Thomas Grey, Lord Grey of Groby, was an elected Member of Parliament for Leicester during the English Long Parliament, an active member of the Parliamentary party and a regicide. He was the eldest son of Henry Grey, 1st Earl of Stamford, using his father's as his own courtesy title, and Anne Cecil, daughter of William Cecil, 2nd Earl of Exeter.
William Lenthall (1591–1662) was an English politician of the Civil War period. He served as Speaker of the House of Commons for a period of almost twenty years, both before and after the execution of King Charles I.
Sir Hardress Waller, cousin of Sir William Waller, was an English parliamentarian of note who was condemned to death for his part in the regicide of Charles I. His life was spared owing to the efforts of his friends and he was instead condemned to life imprisonment.
The Wars of the Three Kingdoms, sometimes known as the British Civil Wars, formed an intertwined series of conflicts that took place in the kingdoms of England, Scotland and Ireland between 1639 and 1651. The English Civil War proper has become the best-known of these conflicts; it included the abolition of the monarchy and the execution of the kingdoms' monarch, Charles I, by the English Parliament in 1649.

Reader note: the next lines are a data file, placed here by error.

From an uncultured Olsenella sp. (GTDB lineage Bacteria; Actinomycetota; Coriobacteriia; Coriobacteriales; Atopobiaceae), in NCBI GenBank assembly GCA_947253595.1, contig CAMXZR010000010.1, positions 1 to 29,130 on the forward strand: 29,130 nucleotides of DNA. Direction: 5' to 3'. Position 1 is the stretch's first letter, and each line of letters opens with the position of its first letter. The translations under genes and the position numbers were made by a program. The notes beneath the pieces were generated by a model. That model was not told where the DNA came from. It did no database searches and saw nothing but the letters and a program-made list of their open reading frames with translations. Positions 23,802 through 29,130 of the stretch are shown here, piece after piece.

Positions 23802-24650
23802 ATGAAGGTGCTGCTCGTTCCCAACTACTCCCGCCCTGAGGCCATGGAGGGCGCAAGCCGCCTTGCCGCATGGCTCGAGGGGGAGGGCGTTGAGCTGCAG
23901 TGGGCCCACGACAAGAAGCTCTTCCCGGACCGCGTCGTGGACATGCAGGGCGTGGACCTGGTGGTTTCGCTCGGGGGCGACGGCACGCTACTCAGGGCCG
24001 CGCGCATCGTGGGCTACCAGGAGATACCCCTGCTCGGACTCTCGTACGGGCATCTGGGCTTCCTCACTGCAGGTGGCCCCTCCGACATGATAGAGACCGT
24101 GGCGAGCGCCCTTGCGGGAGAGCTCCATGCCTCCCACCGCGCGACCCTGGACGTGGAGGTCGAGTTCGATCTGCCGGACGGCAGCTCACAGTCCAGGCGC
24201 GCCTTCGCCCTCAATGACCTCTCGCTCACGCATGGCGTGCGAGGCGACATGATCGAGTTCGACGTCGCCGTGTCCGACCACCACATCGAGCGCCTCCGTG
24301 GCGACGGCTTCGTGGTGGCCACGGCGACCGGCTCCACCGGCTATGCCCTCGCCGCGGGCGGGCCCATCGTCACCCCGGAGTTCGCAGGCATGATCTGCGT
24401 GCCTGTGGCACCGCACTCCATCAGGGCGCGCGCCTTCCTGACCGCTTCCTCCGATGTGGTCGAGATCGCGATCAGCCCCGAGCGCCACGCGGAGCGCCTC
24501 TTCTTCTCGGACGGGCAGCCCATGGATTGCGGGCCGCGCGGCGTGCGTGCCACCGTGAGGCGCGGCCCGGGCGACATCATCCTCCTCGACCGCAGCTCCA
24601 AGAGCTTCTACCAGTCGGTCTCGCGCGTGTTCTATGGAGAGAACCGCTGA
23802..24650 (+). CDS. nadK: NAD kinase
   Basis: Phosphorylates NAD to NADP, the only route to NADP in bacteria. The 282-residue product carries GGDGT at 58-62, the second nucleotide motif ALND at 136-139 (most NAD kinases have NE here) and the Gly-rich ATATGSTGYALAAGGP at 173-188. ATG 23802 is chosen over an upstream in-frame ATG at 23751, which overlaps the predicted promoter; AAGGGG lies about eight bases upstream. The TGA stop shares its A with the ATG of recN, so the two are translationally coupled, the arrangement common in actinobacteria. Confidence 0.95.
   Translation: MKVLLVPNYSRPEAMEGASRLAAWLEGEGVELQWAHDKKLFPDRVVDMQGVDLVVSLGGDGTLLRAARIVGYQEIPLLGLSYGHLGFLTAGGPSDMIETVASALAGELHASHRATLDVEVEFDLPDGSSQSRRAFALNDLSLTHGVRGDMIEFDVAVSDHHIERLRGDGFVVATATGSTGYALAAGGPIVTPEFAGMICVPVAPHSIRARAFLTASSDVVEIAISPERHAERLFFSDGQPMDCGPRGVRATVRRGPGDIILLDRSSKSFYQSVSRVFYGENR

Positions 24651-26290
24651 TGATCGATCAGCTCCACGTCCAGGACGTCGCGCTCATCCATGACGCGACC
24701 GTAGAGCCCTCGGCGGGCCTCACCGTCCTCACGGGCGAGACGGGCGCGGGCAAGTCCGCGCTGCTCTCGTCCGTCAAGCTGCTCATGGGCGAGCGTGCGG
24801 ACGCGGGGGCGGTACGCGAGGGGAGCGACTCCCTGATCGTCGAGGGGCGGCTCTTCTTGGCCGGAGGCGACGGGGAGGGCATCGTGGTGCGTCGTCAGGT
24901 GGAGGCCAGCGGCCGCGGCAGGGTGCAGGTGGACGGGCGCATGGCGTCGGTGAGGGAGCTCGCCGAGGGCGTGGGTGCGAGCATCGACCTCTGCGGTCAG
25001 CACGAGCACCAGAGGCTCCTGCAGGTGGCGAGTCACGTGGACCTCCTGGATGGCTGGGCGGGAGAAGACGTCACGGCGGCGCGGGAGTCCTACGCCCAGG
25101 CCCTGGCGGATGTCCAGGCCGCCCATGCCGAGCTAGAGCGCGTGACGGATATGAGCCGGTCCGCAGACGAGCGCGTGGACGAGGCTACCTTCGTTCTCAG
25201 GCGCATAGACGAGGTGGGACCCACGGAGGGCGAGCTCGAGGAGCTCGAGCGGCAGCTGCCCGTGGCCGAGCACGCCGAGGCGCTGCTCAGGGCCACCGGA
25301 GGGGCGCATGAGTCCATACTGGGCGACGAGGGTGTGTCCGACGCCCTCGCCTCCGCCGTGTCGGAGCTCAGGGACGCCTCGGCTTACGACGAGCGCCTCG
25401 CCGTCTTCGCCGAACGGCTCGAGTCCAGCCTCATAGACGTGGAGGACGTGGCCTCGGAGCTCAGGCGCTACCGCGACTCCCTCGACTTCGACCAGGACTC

The 1648 Second English Civil War is one in a series of connected conflicts in the kingdoms of England, incorporating Wales, Scotland, and Ireland. Known collectively as the 1638 to 1651 Wars of the Three Kingdoms, others include the Irish Confederate Wars, the 1638 to 1640 Bishops' Wars, and the Cromwellian conquest of Ireland.
The 1642 to 1646 First English Civil War is one of a series of connected conflicts in the kingdoms of England, incorporating Wales, Scotland, and Ireland. Known collectively as the 1638 to 1651 Wars of the Three Kingdoms, others include the Second English Civil War, the Irish Confederate Wars, the 1638 to 1640 Bishops' Wars, and the Cromwellian conquest of Ireland.
Francis Rous or Rouse, circa 1581 to 1659, was an English politician and Puritan religious author, who was Provost of Eton from 1644 to 1659, and briefly Speaker of the House of Commons in 1653.
The Engagers were a faction of the Scottish Covenanters, who made "The Engagement" with King Charles I in December 1647 while he was imprisoned in Carisbrooke Castle by the English Parliamentarians after his defeat in the First Civil War.
In English church history, Independents advocated local congregational control of religious and church matters, without any wider geographical hierarchy, either ecclesiastical or political. Independents reached particular prominence between 1642 and 1660, in the period of the English Civil War and of the Commonwealth and Protectorate, wherein the Parliamentary Army became the champion of Independent religious views against the Anglicanism or the Catholicism of Royalists and the Presbyterianism favoured by Parliament itself. The Independents advocated freedom of religion for non-Catholics.